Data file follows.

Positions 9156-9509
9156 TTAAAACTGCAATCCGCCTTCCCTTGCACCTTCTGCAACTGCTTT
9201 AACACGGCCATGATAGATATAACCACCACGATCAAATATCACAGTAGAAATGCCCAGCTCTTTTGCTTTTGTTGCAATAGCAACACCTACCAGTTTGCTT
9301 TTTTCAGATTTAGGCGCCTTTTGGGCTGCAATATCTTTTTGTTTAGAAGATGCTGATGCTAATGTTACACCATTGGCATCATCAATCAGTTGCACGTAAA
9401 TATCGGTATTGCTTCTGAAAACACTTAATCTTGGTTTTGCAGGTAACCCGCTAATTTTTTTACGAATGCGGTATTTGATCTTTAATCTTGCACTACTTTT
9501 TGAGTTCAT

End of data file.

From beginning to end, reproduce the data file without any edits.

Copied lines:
Positions 9156-9509
9156 TTAAAACTGCAATCCGCCTTCCCTTGCACCTTCTGCAACTGCTTT
9201 AACACGGCCATGATAGATATAACCACCACGATCAAATATCACAGTAGAAATGCCCAGCTCTTTTGCTTTTGTTGCAATAGCAACACCTACCAGTTTGCTT
9301 TTTTCAGATTTAGGCGCCTTTTGGGCTGCAATATCTTTTTGTTTAGAAGATGCTGATGCTAATGTTACACCATTGGCATCATCAATCAGTTGCACGTAAA
9401 TATCGGTATTGCTTCTGAAAACACTTAATCTTGGTTTTGCAGGTAACCCGCTAATTTTTTTACGAATGCGGTATTTGATCTTTAATCTTGCACTACTTTT
9501 TGAGTTCAT